Joanna: What about the other two? Kindle 8, if people don’t know, this is this new format, it looks to me like pretty ebooks are actually on the way.
Jen: Pretty ebooks are actually here. It’s just that the capability of it, we have the capability, it’s kind of like with the Internet, making it accessible: it was there long before we had it in our home. Part of it is bringing down price and all that other stuff. We can make pretty ebooks: the problem is the devices. I can make a gorgeous ePub file with ePub3, and do all sorts of things with video and moving in and out of stuff, and on the iPad, the negative is, when you go move, you can only work on one application at a time. So you hit the YouTube and you go to Safari, and then you have to go back to the ebook and it’s kind of a pain in the butt. But you have this pretty color, where if you’re working on just a Kindle, a Kindle Paperwhite, you don’t have those capabilities, if they don’t have 3G and they have to hook to wireless or like when I was traveling in Spain, I couldn’t do any of that, all my books had to be on my device. They can’t tap in and get there, you don’t have color.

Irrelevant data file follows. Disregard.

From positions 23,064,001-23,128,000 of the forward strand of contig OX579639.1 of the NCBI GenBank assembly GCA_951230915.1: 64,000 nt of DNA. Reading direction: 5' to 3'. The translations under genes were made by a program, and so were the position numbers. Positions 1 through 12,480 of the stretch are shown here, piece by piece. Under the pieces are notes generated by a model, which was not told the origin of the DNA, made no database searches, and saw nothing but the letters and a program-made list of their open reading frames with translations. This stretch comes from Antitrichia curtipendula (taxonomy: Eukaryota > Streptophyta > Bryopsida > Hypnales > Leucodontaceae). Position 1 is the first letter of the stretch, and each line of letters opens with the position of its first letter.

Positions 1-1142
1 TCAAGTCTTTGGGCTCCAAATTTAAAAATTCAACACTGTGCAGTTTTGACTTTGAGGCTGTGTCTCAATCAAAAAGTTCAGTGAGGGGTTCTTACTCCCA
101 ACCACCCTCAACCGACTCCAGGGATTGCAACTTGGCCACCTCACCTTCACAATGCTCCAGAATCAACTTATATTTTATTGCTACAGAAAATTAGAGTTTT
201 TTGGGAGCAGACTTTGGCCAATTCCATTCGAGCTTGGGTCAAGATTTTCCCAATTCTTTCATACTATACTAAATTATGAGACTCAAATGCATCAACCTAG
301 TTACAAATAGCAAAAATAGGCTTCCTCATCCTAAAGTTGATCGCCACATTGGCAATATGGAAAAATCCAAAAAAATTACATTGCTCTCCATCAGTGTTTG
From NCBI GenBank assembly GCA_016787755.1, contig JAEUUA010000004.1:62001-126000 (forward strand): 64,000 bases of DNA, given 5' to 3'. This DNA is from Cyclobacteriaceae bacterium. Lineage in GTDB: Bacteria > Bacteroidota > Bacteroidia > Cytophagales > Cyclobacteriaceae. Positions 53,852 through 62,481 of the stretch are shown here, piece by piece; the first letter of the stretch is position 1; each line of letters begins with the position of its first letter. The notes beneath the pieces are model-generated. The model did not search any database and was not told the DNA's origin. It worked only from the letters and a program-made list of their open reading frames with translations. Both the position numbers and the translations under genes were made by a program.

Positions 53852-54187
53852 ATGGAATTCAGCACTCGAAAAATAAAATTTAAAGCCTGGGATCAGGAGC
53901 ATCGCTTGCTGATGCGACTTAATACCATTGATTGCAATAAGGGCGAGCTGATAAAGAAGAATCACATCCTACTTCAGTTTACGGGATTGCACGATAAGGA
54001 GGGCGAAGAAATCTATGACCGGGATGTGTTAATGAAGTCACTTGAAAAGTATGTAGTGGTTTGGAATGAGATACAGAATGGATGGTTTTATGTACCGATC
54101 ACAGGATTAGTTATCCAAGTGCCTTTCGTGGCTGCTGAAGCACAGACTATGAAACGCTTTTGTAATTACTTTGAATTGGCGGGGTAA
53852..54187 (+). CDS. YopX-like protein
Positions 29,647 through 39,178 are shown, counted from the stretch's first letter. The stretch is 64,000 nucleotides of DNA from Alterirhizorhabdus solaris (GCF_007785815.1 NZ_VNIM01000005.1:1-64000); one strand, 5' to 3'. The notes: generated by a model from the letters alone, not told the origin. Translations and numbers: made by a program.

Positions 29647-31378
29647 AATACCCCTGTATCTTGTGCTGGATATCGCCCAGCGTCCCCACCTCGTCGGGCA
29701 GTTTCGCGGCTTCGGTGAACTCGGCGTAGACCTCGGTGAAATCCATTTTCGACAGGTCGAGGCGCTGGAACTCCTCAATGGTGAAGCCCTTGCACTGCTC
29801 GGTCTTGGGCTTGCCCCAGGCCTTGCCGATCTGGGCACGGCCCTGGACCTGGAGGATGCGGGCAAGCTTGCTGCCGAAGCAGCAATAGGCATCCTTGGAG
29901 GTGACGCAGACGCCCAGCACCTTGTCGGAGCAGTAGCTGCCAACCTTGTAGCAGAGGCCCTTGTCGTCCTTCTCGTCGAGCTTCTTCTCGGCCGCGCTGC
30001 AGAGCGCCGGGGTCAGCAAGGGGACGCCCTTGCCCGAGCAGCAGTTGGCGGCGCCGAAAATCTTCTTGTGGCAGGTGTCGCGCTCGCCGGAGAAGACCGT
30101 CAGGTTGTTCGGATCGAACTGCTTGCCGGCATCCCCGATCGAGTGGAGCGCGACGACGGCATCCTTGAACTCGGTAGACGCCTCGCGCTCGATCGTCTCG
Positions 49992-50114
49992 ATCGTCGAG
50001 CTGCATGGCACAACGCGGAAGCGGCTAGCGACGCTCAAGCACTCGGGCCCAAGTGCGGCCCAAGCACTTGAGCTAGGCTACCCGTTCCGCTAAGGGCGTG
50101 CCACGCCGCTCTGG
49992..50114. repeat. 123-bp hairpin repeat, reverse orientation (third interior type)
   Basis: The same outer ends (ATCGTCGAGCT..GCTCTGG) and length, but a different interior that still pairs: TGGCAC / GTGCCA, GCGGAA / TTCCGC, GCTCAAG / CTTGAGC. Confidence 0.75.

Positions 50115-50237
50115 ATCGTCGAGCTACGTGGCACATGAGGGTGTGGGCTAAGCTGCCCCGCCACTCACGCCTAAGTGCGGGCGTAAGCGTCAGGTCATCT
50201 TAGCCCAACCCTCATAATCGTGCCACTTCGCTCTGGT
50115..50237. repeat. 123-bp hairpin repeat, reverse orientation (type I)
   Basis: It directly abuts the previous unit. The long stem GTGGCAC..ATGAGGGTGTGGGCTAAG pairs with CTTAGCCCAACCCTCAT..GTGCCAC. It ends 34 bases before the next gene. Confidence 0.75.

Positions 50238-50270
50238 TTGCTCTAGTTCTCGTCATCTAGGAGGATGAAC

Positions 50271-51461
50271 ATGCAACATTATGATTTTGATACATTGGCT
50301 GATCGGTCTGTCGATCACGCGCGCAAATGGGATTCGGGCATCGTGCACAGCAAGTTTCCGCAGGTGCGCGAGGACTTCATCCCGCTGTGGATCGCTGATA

So, the issue then becomes, I can do all sorts of great things for iBooks, but I can’t put those on Kindle. But then you could look at them on Kindle Fire, so if they’re downloading the same Kindle book on a Fire, or their Kindle app on, say, a Galaxy or tablet or notebook or whatever—if you don’t account for every single technological glitch in a pretty ebook, you’re going to have really upset readers.